Netscape Communications Corp., developer of the popular Navigator software for Internet access, said the U.S. Department of Commerce has approved its plan to export software with strong data encryption.

Netscape, along with other high-tech marketers, had chafed under the long-standing limit on the length of exported encryption keys to 40 computer bits. Netscape said with the federal approval, it will begin exporting 56-bit products in the next few months.

While the export authority pertains mainly to electronic mail applications and complies with the key-recovery provisions that can give government agencies access to the secret decoding keys, Netscape is pushing for higher security in server technologies that it says will benefit international banks.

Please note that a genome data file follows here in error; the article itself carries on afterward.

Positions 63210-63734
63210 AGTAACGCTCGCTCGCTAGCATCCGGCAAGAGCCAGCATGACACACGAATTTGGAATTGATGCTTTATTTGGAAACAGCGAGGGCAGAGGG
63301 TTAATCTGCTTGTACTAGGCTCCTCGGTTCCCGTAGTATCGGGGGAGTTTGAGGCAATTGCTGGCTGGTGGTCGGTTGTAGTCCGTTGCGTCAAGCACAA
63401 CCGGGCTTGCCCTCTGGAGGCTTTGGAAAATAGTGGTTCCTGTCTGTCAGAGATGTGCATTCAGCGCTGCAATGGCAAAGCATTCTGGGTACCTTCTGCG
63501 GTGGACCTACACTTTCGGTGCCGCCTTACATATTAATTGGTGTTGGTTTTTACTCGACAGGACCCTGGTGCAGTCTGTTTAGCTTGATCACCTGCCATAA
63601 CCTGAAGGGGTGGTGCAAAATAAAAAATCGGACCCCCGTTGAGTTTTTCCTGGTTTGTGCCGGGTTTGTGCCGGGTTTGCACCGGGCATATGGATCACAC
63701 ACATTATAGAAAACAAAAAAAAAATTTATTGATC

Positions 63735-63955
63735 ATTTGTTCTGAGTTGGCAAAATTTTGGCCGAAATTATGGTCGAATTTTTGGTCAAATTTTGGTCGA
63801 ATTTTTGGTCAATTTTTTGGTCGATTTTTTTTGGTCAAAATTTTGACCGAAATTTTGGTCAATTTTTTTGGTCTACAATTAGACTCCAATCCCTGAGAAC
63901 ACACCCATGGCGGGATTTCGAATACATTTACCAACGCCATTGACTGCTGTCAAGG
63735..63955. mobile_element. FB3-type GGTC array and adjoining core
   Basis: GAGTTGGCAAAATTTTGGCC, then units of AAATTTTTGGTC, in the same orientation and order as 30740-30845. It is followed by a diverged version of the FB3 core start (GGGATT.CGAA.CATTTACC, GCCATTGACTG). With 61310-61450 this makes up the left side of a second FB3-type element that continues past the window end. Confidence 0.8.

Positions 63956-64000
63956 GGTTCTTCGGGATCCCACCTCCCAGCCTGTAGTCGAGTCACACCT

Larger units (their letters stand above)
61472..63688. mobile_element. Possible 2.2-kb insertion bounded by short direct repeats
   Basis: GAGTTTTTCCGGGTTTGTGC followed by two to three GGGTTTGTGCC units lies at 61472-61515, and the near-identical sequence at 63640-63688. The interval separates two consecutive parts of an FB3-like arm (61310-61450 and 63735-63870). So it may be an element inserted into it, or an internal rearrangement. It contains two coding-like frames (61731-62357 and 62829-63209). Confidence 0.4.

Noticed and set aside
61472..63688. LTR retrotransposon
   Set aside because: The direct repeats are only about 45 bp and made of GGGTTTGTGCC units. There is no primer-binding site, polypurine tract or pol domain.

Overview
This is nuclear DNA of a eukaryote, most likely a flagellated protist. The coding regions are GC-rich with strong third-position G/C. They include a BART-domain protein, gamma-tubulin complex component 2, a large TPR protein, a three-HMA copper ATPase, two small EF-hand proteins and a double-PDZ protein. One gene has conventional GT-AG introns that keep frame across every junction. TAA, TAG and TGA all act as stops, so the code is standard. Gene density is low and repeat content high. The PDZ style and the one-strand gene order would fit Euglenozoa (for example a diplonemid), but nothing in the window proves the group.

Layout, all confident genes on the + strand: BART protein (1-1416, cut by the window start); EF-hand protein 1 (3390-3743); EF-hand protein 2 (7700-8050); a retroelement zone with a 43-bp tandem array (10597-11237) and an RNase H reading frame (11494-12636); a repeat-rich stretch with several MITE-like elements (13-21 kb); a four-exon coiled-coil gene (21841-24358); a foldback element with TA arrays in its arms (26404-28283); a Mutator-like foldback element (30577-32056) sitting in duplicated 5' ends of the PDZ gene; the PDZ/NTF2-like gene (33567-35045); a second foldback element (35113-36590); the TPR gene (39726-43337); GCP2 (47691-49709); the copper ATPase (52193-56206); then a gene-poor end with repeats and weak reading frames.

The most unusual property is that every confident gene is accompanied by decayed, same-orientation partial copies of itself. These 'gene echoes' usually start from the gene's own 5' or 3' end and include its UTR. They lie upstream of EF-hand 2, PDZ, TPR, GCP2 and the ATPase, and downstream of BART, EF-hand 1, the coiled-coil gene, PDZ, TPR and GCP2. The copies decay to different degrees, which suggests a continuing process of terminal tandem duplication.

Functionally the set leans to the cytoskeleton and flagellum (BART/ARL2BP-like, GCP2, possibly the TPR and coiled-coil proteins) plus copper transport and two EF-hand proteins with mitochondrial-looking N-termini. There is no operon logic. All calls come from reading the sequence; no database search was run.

In the second phase of its plan, financial institutions could employ 128-bit encryption in their networks and any multinational organization could create a secure, global intranet. Netscape also hopes eventually to be able to export 128-bit client software. Netscape chief scientist Taher Elgamal said the 56-bit authority "is an important milestone for increasing security on global networks."

But legal counsel and encryption-reform advocate Peter Harter said, "The fact remains that the U.S. government's export control rules are causing serious difficulties for U.S. corporations selling security-enabled software products abroad."

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